Sunday, June 06, 2010

A Near Metric Century in – and above – the San Gabriel Valley

My friend, Jim Jacobs, hires me once a year to help conduct a camping trip for the Occidental College alumni association. He has also invited me on a couple of bike rides, the latest this past Saturday. We joined some of his friends, meeting on the grounds of the lovely Claremont Colleges, east of downtown Los Angeles about 8 a.m. Claremont is known as the town of trees and PhDs. Covering about a square mile, the five college campuses, in their park-like settings, are lined up in a row, and each can be reached from another with a short walk.

Our ride was no walk in the park. Although I'm in training for the Death Ride (aka the Tour of the California Alps) next month, I wasn't expecting to participate on a mini-Death Ride. Instead of a two to three hours and 30+ mile ride up into the nearby San Gabriel Mountains, this was a generally flatter but longer ride. It was almost a metric century, just under 66 miles, with temperatures that eventually reached into the high 90s. Perhaps I should have expected how difficult this ride would be when I saw that most of the other seven roadies sported Camelbacks along with water bottles.

Although we traveled mostly through the reasonably level San Gabriel Valley, we found plenty of hills to climb. Someone who hasn't been to Los Angeles and the surrounding megalopolis usually imagines a flat terrain. In truth, the area is ringed with mountain ranges and innumerable hills, and we managed about 4,000 feet of climbing.

One of the seven of us, Elmer, who is pushing 80, was amazingly fit. Elmer, I learned, is a legendary cyclist, a strong former racer. No lightweight, he climbed up some long, steep grade. Elmer pedaled slowly perhaps, but he climbed the hills never-the-less, and did so in good spirits. There's hope for me yet!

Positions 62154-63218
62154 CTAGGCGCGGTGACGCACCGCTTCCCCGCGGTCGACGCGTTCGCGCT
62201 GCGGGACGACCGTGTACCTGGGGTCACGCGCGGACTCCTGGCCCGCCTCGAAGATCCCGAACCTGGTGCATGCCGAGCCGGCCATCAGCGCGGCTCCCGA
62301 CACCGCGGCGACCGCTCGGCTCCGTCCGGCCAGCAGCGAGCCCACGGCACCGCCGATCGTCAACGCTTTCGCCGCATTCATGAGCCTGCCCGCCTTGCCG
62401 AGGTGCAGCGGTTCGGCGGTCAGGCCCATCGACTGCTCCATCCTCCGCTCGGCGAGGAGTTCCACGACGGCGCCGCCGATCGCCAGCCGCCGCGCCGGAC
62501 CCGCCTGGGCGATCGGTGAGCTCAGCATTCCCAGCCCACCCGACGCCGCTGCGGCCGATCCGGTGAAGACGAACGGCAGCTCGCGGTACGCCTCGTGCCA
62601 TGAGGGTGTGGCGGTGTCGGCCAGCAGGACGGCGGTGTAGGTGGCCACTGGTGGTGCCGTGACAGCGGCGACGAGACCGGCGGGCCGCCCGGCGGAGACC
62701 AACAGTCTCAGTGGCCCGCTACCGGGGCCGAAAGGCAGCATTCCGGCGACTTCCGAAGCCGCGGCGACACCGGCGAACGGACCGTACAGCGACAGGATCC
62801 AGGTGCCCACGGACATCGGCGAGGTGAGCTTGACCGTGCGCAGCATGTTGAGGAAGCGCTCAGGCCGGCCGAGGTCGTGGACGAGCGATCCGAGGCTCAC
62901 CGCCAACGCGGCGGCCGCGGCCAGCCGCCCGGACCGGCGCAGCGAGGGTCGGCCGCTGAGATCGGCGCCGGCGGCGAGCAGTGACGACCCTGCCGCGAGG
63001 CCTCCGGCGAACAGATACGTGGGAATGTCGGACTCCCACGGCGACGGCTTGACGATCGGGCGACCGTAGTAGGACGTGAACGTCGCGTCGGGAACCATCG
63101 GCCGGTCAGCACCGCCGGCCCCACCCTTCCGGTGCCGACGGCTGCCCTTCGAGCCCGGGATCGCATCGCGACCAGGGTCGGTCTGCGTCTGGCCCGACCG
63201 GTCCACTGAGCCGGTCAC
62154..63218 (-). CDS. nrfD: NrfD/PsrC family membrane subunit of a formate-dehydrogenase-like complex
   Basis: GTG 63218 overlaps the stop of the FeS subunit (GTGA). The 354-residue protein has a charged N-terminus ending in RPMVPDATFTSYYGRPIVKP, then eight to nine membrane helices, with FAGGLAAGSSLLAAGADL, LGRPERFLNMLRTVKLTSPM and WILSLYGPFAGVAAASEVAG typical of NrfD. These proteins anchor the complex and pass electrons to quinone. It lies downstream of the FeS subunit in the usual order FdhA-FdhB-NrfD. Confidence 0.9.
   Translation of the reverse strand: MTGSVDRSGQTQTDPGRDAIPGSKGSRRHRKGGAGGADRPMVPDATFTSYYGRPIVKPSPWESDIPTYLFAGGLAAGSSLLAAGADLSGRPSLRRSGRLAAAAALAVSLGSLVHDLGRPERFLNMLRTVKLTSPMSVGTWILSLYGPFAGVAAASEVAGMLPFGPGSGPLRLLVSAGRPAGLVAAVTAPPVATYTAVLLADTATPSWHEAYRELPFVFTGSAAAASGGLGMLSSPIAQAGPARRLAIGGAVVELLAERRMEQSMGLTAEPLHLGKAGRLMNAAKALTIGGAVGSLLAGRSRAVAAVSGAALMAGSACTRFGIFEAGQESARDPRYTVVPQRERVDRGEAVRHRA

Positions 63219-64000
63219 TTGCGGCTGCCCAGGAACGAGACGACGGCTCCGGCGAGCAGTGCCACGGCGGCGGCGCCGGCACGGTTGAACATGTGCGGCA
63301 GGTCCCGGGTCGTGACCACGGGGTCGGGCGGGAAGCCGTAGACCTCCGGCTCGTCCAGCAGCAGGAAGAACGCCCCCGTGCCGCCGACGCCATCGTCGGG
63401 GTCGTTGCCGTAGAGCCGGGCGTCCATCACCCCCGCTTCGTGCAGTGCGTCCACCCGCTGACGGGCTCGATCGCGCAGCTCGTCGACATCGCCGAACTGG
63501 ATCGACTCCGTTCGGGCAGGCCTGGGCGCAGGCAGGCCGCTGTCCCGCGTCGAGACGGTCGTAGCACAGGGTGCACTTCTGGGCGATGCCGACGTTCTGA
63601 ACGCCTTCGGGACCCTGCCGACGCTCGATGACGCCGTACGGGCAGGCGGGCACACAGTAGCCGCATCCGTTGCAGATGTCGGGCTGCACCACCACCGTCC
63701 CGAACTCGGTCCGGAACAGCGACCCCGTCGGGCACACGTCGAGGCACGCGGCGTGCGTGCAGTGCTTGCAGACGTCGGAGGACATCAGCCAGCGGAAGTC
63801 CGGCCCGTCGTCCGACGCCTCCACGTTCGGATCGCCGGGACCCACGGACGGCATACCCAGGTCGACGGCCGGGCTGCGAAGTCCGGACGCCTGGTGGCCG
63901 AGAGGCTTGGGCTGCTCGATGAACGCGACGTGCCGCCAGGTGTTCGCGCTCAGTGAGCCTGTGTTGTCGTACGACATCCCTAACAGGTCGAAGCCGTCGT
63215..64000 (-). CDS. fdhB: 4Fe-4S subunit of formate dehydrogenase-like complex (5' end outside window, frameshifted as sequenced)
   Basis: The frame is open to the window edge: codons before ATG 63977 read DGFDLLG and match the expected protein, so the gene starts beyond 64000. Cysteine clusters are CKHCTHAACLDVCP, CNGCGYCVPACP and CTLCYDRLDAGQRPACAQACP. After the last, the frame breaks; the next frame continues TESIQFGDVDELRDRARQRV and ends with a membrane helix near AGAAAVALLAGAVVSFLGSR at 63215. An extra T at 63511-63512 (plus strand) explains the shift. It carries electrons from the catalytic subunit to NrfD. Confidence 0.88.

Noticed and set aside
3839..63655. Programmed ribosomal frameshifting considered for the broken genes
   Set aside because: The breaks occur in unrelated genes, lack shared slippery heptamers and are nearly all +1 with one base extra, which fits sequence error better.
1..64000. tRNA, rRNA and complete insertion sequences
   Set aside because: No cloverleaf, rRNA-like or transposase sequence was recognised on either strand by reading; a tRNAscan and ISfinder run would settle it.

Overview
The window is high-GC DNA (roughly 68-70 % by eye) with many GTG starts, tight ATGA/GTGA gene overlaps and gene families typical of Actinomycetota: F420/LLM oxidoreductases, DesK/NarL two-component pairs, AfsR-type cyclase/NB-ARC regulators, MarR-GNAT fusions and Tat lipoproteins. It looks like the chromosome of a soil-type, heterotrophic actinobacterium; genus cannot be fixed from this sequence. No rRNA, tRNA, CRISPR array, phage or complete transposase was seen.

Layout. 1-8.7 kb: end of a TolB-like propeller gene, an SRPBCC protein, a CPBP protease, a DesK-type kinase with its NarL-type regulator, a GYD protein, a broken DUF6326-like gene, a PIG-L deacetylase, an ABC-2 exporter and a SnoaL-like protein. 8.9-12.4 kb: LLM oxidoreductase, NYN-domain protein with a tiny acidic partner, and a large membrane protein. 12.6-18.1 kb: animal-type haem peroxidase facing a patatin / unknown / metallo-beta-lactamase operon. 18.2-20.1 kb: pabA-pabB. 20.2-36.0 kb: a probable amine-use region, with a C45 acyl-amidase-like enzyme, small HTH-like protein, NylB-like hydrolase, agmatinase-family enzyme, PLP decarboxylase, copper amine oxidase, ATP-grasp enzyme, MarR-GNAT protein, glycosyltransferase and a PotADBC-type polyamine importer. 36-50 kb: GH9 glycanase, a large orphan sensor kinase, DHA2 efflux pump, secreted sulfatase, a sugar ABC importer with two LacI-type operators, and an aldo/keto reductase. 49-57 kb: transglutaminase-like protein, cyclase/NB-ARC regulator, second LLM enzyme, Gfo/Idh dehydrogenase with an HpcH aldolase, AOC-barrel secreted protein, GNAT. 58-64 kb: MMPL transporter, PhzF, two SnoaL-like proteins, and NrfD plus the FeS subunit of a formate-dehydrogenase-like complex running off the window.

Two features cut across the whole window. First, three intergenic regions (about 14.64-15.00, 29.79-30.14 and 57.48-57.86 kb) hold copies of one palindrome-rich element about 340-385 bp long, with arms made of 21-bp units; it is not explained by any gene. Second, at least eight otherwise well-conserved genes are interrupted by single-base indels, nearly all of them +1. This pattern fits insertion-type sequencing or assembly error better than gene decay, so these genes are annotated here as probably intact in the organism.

When the ride was over, we'd cycled over strikingly varied terrain, our highpoint coming atop the climb of Turnbull Canyon Road, which offered, on it's lower stretches, a look at how the other half lives, and on the upper reaches, a winding country road through a tunnel of oaks that held the heat of the day at bay. I did my best to hang onto Jim's wheel as we finally reached the summit.

Most groups I ride with, no matter what the size, will spend some time downtime at a coffee shop or a sidewalk cafe. Not this group. We pedaled on relentlessly, through the towns of Claremont, Pomona, Diamond Bar, Rowland and Hacienda Heights, Whittier – Richard Nixon's hometown – then back through the towns of El Monte, Baldwin Park, Covina and San Dimas (where Bill and Ted had their excellent adventure). Our only stops were to regroup, or at a couple of parks with restrooms and water fountains.

After I'd gone through at least five bottles of water (I lost count) and the two Clif Bars in my jersey pockets, and a few salt tablets, someone mentioned we could stop at one of the convenience stores we'd soon pass, for sports drinks and food. Great! Only we never stopped, we just kept pedaling, past all the 7-11 stores, and all the wonderful fast-food Mexican restaurants where I knew I would have found some of the best tacos in Southern California.

When the ride was over, when we'd pedaled back into the parking lot where we'd met, I took off my helmet before loading my bike back into my truck. My hair, which should have been a soggy mess atop my skull, was dry. I probably should have doubled the amount of water I'd drunk.

While I was dehydrated, the hunger pangs I'd felt earlier were gone, and eating didn't seem to be a priority as I began the drive home. Still, I knew I needed to refuel my body. Making a random choice of where to eat, I stopped at Dino's Chicken and Burger drive-through restaurant. Thinking I needed protein, I ordered a double cheeseburger. Then I noticed the pastrami burger on the menu. "You want pastrami? We can do that," the disembodied voice intoned over the order speaker to me.

When I grabbed the carry-out carton from the woman at the pick-up window, it felt like it was filled with lead shot. Somehow, there was a mix-up in the order; what I had was a double cheeseburger, atop which was piled what looked like a half pound of pastrami. Lions in the zoo don't dine on as much meat at one sitting. Did I need a license to eat that much meat? I'm hardly a vegetarian, but this was moral overkill. (Even so, I enjoyed all of my meal, my returned appetite rising with every bite.)

Now that I've recovered, I'm about to climb onto my bike, because I've discovered there's another Dino's to visit. And I won't have to ride a metric century to do so; it's four and a half miles from my home, the temperature is 73 degrees, and I'm hungry.

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